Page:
This blog is mostly about films, and TV, and my love of stories in general, but occasionally there are important things outside of the media I want to discuss, and this is one of them.
I live in Australia and at the moment my country is holding a postal plebiscite on whether the Australian Constitution should be changed to recognise same-sex marriage. This survey is being run by the same people that screwed up the national census about a year ago, and won’t bind the Australian government to pass marriage equality. It’s dumb, but unfortunately, it’s the only way my country is likely to get something that is so important to so many people.
Full disclosure, I’m not gay or bi, but this is still incredibly, incredibly important to me. It’s at least partially because my childhood best friends are gay, and got married last year. I was so proud to be able to stand beside them as their bridesmaid and sign their Partners for Life certificate. But it’s not enough. Their relationship still isn’t considered equal in the eyes of the government. They will still have to fight as they have all their lives to remain equal, to be recognised as each other’s most important family member unless we do something about it.
It’s also partially important to me because of my future children, nieces, nephews and maybe even grandkids. I have no way of knowing their sexuality or gender before they are born or grow, or before they are ready to tell me. I want them to have all their options open. I want them to be able to be there for their partner should the worst happen and one of them end up in hospital. I want their partner to be able to be the first point to call if something goes horribly wrong. I want their partner to be an equal part of my life, no matter what their gender.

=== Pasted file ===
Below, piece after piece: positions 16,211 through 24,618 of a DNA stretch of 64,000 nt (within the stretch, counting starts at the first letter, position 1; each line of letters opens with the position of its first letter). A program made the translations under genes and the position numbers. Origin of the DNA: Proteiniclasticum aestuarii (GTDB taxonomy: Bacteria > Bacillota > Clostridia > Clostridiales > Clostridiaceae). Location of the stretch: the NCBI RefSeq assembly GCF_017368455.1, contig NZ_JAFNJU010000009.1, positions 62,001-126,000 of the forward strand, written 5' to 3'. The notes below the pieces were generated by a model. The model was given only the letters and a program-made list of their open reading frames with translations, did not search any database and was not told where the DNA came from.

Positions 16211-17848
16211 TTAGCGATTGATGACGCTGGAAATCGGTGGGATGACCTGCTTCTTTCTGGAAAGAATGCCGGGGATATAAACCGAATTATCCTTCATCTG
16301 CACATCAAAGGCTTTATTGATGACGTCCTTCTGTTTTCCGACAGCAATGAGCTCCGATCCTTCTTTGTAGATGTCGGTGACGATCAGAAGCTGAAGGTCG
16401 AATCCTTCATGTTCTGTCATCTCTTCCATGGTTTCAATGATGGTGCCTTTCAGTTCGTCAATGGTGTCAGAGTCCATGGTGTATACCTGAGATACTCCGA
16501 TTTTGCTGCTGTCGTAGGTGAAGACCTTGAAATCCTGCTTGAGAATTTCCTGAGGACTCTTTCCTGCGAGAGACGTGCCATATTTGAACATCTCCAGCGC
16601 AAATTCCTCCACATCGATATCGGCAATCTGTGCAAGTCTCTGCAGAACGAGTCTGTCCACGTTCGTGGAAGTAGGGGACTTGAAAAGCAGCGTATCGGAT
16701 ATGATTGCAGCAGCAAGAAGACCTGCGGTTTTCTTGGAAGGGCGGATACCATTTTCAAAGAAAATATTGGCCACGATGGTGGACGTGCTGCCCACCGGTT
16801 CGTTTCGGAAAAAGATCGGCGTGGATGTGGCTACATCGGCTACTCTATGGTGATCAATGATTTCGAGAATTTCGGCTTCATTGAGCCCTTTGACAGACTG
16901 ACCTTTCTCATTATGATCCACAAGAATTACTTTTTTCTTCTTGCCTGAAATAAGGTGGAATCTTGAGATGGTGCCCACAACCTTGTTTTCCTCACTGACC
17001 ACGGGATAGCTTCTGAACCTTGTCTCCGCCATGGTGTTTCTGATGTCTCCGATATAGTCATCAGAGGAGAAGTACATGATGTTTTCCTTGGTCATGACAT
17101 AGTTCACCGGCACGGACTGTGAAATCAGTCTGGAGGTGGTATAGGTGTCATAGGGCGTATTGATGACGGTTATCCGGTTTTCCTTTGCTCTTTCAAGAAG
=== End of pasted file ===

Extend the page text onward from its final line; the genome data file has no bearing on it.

But it’s more than that, marriage equality is most important to me as a human who wants equal rights for all. I don’t want any more children crying in a corner for fear of coming out to their family. I don’t want any more partners left out of the loop by officials because their relationship isn’t recognised in the eyes of the state. I don’t want to sit by while the LGBTQIA+ community is treated as less than everyone else. I want to stand up and fight for their rights because it is overwhelmingly the right thing to do.
I pledge to fight for a yes vote until the last second of the vote being counted.
I pledge to continue fighting for equal rights for EVERYONE in the LGBTQIA+ community after this plebiscite is finished.
I pledge to support anyone who needs it no matter what the outcome of this vote.
Please, please, please Australia, take time to think about the people this most effects. It’s not about religious freedoms, freedom of speech or what we teach in schools. It’s about basic human decency. Let’s show the world that Australia is not a country filled with bigots, but rather a place where human rights are honoured. It’s only a first step, but an important one.
Please vote yes.
All images were taken at the Canberra Marriage Equality rally on the 22 of October.